the stigma must go, and the problems should be attacked.

Recently, at Halloween, TMC showed a Karloff classic~ ''Bedlam'', where mentally ill people were watched and laughed at by those willing to drop tuppence for the ''entertainment/horror of it all. Man's inhumanity to man-God, how frightening...

Wishing Kim,Etc successes.
11.9.2012 | Unregistered Commenterdigsouth
A slippery slope it is indeed...dealing with depression.

I was "officially" diagnosed with some form of it many years ago (OK...8). I went on some pink pills, that were working for about a week, then they stopped and gave me even bigger mood/emotional swings. So I tossed em in the trash can after the 2nd prescription about a ride "down-up-down-up-etc"

The solution was to actually stop and listen to the negative demons and figure out that they're telling me to get out of the office IT cubicle're a golfer John!!!

So I left the IT world behind, started up a temp-gig at a new Nevada Bobs helping folks but mostly just BS'ing about golf and clubs and stuff until I got something going in CZ, sold everything basically, and I feel great...err...."better". I still have my dark moments, but not nearly as frequently. When I start to feel it coming, I just go for a walk/Bike ride/quick-9.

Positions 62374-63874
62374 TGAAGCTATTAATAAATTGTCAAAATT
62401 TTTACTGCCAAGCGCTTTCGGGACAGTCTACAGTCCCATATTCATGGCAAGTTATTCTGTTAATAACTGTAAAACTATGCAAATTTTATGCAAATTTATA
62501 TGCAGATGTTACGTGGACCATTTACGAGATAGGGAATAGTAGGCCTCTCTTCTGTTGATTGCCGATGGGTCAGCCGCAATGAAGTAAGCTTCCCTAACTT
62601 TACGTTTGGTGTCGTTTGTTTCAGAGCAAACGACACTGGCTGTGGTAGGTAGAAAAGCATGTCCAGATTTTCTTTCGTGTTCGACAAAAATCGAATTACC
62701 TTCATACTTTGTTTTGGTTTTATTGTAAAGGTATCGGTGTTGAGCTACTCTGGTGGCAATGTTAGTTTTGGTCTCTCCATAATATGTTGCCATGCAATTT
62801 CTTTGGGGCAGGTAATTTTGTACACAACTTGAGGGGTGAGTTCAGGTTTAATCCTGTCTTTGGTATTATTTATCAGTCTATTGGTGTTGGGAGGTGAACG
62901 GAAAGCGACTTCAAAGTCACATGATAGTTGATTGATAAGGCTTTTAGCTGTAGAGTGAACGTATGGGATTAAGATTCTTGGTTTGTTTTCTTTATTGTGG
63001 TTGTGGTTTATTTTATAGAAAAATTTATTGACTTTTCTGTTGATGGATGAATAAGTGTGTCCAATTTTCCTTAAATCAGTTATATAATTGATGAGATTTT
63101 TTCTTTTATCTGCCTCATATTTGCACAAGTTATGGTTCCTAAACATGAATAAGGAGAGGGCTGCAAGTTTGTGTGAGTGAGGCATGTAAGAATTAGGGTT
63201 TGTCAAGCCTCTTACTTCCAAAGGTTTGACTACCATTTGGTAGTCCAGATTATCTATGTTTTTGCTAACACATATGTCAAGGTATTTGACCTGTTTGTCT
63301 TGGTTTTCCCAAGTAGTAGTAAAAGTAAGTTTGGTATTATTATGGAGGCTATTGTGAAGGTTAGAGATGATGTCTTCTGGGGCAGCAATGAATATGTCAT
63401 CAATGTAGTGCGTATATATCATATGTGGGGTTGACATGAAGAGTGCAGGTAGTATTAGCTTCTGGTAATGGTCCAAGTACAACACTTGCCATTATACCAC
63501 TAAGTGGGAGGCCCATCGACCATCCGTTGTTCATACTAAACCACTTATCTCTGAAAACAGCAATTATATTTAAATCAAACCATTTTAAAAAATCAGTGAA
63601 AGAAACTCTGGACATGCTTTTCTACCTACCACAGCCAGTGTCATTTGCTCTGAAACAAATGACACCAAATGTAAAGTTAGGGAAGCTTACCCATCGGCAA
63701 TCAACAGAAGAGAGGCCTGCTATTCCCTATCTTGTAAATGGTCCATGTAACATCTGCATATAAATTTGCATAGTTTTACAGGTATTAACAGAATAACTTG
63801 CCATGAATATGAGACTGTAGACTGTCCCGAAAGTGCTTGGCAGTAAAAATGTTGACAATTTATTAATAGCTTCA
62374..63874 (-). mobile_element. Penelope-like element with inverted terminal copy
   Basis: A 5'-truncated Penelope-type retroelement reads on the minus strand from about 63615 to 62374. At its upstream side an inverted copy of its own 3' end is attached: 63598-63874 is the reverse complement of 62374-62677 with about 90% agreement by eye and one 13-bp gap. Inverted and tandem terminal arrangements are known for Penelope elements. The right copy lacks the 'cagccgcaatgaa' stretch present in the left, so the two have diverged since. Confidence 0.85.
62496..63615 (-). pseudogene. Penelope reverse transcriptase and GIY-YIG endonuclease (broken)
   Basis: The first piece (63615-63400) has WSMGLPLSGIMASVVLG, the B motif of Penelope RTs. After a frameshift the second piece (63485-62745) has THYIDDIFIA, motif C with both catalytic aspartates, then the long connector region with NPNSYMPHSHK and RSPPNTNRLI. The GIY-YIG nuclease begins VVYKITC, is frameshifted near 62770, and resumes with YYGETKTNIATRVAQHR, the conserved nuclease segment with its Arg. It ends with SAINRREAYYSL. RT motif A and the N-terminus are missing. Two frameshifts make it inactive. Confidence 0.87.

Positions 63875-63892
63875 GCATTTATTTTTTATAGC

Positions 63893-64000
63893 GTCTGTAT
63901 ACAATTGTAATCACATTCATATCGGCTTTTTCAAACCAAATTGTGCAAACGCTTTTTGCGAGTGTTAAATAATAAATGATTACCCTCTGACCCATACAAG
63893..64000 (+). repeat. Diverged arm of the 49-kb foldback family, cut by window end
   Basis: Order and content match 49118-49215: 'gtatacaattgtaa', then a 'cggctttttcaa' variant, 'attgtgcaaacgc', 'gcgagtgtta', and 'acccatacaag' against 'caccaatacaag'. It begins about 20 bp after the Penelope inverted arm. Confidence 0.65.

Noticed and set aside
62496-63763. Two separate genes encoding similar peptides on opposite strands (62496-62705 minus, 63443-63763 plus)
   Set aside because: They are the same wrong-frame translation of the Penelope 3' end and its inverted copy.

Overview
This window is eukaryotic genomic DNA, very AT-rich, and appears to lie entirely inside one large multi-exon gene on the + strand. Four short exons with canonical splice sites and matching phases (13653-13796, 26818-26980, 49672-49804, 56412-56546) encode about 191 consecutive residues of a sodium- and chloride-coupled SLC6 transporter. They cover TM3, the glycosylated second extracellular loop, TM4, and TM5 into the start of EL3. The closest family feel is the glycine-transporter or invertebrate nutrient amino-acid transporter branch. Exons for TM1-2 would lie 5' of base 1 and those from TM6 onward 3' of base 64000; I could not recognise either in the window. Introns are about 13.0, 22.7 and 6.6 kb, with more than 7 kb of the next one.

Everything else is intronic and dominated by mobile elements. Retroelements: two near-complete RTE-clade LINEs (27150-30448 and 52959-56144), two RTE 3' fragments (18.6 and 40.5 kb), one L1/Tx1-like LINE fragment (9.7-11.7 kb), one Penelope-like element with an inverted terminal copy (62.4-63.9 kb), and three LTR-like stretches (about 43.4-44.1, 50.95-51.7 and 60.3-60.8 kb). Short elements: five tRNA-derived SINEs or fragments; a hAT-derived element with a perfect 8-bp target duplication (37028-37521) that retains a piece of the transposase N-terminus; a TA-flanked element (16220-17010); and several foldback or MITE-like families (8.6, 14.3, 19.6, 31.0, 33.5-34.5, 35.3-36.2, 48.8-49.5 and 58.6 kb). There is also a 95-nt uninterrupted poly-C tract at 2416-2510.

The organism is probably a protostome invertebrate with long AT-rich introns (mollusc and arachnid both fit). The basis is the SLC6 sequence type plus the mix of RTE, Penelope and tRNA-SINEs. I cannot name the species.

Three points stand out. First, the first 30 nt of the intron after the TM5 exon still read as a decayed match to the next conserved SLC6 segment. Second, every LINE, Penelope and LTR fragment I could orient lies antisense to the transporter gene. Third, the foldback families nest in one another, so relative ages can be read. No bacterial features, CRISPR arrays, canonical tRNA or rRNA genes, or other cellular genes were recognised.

I hope CK can again find happiness in her life by being thankful for all she has....and realize deep down how HAPPY it can be to chase a ball around green fields for a living. There are worse things to do for a paycheck.
11.9.2012 | Unregistered Commenterjohnnnycz
Depression is a powerful disease, and kudos to Christina Kim sharing her story and Stina doing a piece on depression. But I wish that the main human face of the disease on tour, wasn't someone who was choosing not to get treated. To many people already believe that they can beat this alone (or with friends). You wouldn't treat your own knee injury, you trust a professional - depression is the same thing.
11.9.2012 | Unregistered Commenterelf
A classmate of mine was always laughing and joking around. Years later he shot himself in front of his young son. No one would have guessed. Depression is all around us, but is often not detectable until some precipitating event. Good luck Christina.
11.10.2012 | Unregistered CommenterBuffett
johnny, I'm glad you figured out what you like to do, and went and did it! As simple as it sounds that's a tough thing to pull off and very few people manage to do so. Keep on keeping on johnny!
11.10.2012 | Unregistered CommenterDTF